Our Tips for Riding Safe on the Alps 2 Ocean Cycle Trail

Hopefully we can all agree that staying safe while riding the Alps 2 Ocean Cycle Trail is as important as having fun. Being NZ’s largest cycle trail at 310kms, there is plenty of opportunities for hazards, however it’s all about being aware of them before you head out on the trail. Then of course there’s acting accordingly when you are out on the trail. With our experience and expertise we have summarised for you the important safety notes and challenges for each section of the A2O trail.

The following safety notes form part of our Alps 2 Ocean Cycle Trail Information booklet, which is packed with much more useful information, and is included in our trip packs for those who book a full package with us.

A2O-Information-Booklet

Section 1 & 2

Mount Cook Village – Braemar Station – 35Km
Braemar Station – Twizel – 42km

Safety Notes and Challenges

Riding-Safe-A2O
  • 1 : Crossing Tasman River is by helicopter only. Follow the safety briefing and instructions of the helicopter crew at all times.

  • 2 : Tasman Point – Jollie River Carpark – Several stream crossings and rough / bumpy trail surface.

  • 3 : Hayman Road – Traffic and other road users, particularly large logging trucks. Remember to keep left and ride in single file.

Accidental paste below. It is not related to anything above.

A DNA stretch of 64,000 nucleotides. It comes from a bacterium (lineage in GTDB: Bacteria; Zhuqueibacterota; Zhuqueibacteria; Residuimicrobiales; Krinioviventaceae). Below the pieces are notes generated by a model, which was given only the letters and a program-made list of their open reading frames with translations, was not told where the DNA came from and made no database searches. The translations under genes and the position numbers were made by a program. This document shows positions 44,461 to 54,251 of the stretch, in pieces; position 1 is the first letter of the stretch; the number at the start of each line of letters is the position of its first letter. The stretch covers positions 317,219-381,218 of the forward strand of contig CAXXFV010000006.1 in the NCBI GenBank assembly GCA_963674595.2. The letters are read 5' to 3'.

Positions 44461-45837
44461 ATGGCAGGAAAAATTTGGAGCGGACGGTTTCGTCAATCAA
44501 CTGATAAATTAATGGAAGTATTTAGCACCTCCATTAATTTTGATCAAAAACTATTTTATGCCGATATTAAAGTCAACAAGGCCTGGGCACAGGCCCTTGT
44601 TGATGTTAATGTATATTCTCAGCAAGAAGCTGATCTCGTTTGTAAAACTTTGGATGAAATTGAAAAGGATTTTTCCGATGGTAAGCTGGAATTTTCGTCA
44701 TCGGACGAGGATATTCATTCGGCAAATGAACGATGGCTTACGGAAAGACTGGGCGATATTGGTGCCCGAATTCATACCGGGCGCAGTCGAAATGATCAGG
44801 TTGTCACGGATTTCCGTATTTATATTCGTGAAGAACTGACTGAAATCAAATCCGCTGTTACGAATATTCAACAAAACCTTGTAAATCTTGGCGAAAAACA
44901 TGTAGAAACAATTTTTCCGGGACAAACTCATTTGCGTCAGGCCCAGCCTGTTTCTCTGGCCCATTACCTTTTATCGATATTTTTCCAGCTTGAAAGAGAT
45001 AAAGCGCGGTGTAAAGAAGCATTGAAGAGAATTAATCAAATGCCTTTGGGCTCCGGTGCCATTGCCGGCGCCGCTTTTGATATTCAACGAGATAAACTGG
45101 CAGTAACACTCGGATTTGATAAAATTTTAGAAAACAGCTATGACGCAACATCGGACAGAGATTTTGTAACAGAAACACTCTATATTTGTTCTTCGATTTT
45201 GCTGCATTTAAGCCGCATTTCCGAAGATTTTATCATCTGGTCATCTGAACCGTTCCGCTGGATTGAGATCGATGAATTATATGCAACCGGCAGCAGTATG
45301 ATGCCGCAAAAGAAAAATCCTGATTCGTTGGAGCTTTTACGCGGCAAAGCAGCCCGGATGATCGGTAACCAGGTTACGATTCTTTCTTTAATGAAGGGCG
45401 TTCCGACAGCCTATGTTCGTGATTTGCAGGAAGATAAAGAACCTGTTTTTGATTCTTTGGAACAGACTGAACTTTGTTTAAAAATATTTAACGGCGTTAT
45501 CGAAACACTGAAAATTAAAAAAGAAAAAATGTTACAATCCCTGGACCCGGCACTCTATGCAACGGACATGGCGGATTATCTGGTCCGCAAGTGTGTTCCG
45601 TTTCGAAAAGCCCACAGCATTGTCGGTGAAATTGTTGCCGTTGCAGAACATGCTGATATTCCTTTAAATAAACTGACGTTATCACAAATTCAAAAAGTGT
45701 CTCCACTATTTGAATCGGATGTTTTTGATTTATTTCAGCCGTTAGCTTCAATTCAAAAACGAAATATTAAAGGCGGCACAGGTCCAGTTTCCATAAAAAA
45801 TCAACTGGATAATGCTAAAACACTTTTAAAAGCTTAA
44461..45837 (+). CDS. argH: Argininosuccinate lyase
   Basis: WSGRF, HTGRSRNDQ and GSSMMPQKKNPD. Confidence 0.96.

• 4 : Crossing State Highway 8 from Lake Pukaki Info Centre to join the trail on the opposite side.

  • 5 : Pukaki Flats – at one point there is a short steep downhill with a sharp right hand turn at the bottom – this should be signposted – Take extra care!!

  • 6 : Crossing State Highway 8 as you enter the township of Twizel.

Section 1 & 2 (Alternative Route)

Tekapo – Twizel – 55km

Safety Notes and Challenges

  • 1 : Crossing State Highway 8 from Lake Tekapo Village to the start of the trail.

  • 2 : Crossing State Highway 8 while cycling along the canal roads.

  • 3 : Steep downhill section approaching Lake Pukaki with a sharp left turn at the bottom onto Hayman Road.

  • 4 : Hayman Road – Traffic and other road users, particularly large logging trucks.

  • 5 : Crossing State Highway 8 from Lake Pukaki Info Centre to join the trail on the opposite side.

  • 6 : Pukaki Flats – at one point there is a short steep downhill with a sharp right hand turn at the bottom – this should be signposted – Take extra care!!

  • 7 : Crossing State Highway 8 as you enter the township of Twizel.

Riding-Safe-A2O

Section 3

Twizel – Lake Ohau Lodge – 38km

Safety Notes and Challenges

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  • 1 : If there has been significant rainfall in the days leading up to today, there is a small possibility that the Ohau Weir may be closed. You can check the weir status on the A2O website, or by contacting our Twizel depot.

  • 2 : Do not cross the Ohau Weir if the “Weir Closed” sign is up or if there is water flowing over the top of the weir. Please contact our depot team to discuss alternative options if the weir is closed.

  • 3 : Take care on the boardwalk section alongside Lake Ohau.

  • 4 : Keep left and cycle in single file on Lake Ohau road.